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# drincruz/fibonacci.ex

Last active Apr 11, 2022
What Fibonacci looks like in Elixir
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 defmodule ElixirLab.Fibonacci do # Recursive def fib(0), do: 1 def fib(1), do: 1 def fib(n), do: fib(n-1) + fib(n-2) # Iterative def iter_fib(0), do: 1 def iter_fib(1), do: 1 def iter_fib(index) do Enum.reduce(2..index, [1, 1], fn(_i, acc) -> # Calculate the Fibonacci value fib_val = # Take the accumulator acc # Flatten the list since we're appending fib_val by a new list |> List.flatten() # Sum those values |> Enum.sum() [Enum.take(acc, -1), fib_val] end) # This is now the previous Fibonacci value and index's value, so just take the last value |> List.last() end end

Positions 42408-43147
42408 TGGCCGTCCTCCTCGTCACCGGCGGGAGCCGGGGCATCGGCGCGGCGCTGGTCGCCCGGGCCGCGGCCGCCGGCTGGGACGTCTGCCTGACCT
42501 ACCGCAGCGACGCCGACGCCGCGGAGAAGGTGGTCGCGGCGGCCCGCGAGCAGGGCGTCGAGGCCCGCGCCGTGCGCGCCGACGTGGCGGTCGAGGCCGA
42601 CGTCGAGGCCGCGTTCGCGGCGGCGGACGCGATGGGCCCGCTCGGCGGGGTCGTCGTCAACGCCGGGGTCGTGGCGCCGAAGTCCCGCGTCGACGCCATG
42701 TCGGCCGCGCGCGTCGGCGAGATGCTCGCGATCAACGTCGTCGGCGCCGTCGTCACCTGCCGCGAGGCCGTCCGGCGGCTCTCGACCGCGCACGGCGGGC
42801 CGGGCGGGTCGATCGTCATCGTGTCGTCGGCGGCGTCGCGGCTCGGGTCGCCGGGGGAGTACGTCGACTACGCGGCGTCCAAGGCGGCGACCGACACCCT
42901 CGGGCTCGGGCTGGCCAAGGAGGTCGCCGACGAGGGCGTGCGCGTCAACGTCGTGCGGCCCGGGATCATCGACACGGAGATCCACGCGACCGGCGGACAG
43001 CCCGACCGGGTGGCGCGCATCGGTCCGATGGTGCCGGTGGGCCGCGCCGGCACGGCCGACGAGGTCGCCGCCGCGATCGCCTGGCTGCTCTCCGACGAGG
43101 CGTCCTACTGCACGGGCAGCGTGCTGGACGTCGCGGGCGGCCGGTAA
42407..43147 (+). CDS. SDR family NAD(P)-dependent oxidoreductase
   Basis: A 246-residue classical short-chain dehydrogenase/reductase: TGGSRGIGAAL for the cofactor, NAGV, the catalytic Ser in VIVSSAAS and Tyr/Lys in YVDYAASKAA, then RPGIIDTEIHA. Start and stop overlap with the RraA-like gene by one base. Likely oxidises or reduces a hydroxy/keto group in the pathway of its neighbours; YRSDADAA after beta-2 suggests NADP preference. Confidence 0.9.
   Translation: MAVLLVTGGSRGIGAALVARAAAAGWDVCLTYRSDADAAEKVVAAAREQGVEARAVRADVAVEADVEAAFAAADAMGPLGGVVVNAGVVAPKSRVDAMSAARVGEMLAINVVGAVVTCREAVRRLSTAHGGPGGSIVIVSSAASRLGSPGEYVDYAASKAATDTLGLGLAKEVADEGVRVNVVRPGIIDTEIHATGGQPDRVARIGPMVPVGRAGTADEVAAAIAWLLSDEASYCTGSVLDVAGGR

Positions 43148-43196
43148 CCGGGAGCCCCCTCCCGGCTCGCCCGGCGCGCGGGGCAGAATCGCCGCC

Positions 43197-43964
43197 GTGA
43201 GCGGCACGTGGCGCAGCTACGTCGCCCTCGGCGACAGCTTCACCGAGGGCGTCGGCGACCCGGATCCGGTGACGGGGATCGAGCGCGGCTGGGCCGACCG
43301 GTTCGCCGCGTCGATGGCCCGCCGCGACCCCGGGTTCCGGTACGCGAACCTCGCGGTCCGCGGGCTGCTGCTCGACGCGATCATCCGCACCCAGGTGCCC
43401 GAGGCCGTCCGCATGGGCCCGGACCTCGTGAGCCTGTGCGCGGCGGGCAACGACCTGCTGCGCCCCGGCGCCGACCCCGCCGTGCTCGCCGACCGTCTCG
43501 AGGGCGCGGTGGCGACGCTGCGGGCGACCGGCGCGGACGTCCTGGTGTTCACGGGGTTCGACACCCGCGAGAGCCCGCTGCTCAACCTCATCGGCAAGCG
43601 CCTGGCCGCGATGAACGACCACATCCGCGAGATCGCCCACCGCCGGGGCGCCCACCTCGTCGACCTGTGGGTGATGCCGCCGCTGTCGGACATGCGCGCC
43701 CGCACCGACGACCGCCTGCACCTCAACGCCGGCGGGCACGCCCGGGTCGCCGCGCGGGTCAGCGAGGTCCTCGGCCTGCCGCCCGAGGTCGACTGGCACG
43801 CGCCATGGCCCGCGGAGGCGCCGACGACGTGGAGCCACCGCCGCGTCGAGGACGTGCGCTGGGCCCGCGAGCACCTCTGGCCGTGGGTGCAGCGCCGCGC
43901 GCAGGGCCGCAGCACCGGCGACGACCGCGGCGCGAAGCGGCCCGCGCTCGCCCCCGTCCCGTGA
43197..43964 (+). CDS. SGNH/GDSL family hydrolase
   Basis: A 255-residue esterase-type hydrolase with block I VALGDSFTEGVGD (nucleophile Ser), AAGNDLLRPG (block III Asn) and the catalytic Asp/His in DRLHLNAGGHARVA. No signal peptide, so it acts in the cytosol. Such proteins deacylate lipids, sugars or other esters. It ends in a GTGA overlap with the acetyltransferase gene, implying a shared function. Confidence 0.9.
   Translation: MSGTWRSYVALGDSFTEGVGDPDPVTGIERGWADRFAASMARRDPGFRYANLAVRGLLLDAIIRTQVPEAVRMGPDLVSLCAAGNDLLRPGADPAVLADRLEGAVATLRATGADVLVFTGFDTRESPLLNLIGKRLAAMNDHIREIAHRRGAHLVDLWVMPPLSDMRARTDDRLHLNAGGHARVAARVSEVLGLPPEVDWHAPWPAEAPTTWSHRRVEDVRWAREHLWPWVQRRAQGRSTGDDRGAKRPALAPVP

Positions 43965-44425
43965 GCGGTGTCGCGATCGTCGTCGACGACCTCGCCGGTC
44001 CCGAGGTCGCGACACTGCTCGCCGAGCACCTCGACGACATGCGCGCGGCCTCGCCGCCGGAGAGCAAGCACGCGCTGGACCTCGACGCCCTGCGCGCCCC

### sadraskol commented Aug 24, 2017

I prefer the dynamic programming version much better, plus it is more elegant. Although not as readable as the first recursive version, it removes the performance issues.

```def fib(0), do: 1
def fib(1), do: 1
def fib(n), do: fib(1, 1, n)

def fib(last, _prev, 1), do: last
def fib(last, prev, n), do: fib(last + prev, last, n - 1)```

### dhc02 commented Sep 19, 2018

I find that thinking of the sequence as a sequence, i.e., a list, helps simplify the logic while also lending itself to tail recursion to avoid performance issues:

```defmodule Fibonacci do
def find(nth) do
list = [1, 1]
fib(list, nth)
end

def fib(list, 2) do
Enum.reverse(list)
end

def fib(list, n) do
fib([hd(list) + hd(tl(list))] ++ list, n - 1)
end
end```

Usage:

```> find 7
[1, 1, 2, 3, 5, 8, 13]```

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